Howie Schrager says he enjoys going to Thanksgiving at his brother’s Coral Gables home, where Restrepo’s parents and four siblings, all doctors, and other friends gather. “You never know who’s going to show up,” Howie says. “Ana Navarro was there last November.”
“I adore Lee,” says Navarro, a Republican political strategist and CNN analyst who has known Schrager for 20 years.They text and talk frequently, teasing each other about their weight struggles, with Navarro nicknaming him “Chubby’ and Schrager calling her “Princess Chubs.”
“There are a few things that make Lee special. His love of people and the way he works at maintaining friends. His ability to multitask. And his ability to get things done,” Navarro says. “I don’t think it’s humanly possible to tell Lee Schrager, ‘No.’ ”
“When I was first with Lee, it took me six months to understand what he did,” says Restrepo, who met Schrager at a Coral Gables car wash 13 years ago. They married in New York three years ago. “He’s just so passionate, always working, always coming up with ideas. This all comes naturally. He loves people. He loves entertaining. He loves socializing.”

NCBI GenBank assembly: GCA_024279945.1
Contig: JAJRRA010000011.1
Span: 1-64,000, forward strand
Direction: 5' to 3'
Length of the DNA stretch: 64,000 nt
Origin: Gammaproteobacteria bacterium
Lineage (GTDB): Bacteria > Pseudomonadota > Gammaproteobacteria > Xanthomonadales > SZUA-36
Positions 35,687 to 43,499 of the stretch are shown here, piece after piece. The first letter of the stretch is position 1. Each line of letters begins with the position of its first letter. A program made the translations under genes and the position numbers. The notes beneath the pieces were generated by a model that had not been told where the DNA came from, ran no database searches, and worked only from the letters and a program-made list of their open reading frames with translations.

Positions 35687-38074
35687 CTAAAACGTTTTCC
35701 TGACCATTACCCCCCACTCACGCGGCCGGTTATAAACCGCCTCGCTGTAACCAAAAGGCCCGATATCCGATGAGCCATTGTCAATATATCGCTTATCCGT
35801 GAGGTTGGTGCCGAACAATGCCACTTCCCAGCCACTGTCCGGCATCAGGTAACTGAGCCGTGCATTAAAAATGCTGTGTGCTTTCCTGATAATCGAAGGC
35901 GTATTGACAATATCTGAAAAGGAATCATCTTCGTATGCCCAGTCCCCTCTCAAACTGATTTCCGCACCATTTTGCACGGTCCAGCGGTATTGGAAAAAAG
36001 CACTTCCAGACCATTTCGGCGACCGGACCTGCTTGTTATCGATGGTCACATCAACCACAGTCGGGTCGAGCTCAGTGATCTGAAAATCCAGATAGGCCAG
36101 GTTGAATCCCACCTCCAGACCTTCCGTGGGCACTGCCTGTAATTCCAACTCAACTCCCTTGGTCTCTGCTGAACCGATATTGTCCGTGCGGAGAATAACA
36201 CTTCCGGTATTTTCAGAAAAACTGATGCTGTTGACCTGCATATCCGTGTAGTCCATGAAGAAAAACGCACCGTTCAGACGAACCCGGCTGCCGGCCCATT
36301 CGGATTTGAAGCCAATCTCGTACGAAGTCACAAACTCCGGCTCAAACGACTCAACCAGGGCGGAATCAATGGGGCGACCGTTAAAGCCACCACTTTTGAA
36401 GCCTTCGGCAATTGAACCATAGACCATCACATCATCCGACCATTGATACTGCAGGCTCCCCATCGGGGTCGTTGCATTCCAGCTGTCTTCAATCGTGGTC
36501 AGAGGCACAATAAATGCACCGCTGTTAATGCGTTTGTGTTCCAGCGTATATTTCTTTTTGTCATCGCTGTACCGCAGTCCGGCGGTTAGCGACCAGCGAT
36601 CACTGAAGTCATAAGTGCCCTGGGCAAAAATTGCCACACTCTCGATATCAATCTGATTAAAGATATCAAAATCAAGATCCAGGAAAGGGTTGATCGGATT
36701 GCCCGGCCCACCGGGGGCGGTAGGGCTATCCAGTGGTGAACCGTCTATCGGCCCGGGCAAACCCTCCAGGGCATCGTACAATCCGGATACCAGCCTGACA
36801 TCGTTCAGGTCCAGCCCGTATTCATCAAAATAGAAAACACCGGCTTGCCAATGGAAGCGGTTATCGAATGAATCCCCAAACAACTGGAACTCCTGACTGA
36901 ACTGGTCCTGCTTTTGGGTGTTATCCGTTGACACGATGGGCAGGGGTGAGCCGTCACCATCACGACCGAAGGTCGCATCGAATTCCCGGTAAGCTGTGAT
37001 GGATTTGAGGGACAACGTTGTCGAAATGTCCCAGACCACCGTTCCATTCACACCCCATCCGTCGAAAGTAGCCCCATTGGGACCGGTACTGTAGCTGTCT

Surprisingly, Schrager doesn’t love all food. “He’s a pretty picky eater,” his mother says.
“I don’t like fish,” Schrager says.
His brothers say he’s scarred from frozen flounder fillets of his youth, although all say his mother cooked well.
“When we go out and a chef serves him fish, I have to eat for two,” Restrepo says.
On a recent morning, Schrager prepared visitors his mother’s German breakfast dish, an egg scramble with bacon, potatoes and peppers that was a dinner staple in their middle-class Jewish home. He included the recipe in his 2016 cookbook, “America’s Best Breakfasts.” His two dogs, Charlie Brown, an Old English sheepdog, and Stanley, a French briard, roamed the back pool deck. “They’re my children,” Schrager says.
“In my next life, I want to come back as one of Lee’s dogs,” Navarro says. “He pampers them, but then again he pampers everyone. When you leave a party, most people give you something like a bag of almonds or chocolates. Lee gives you a Illy coffeemaker.”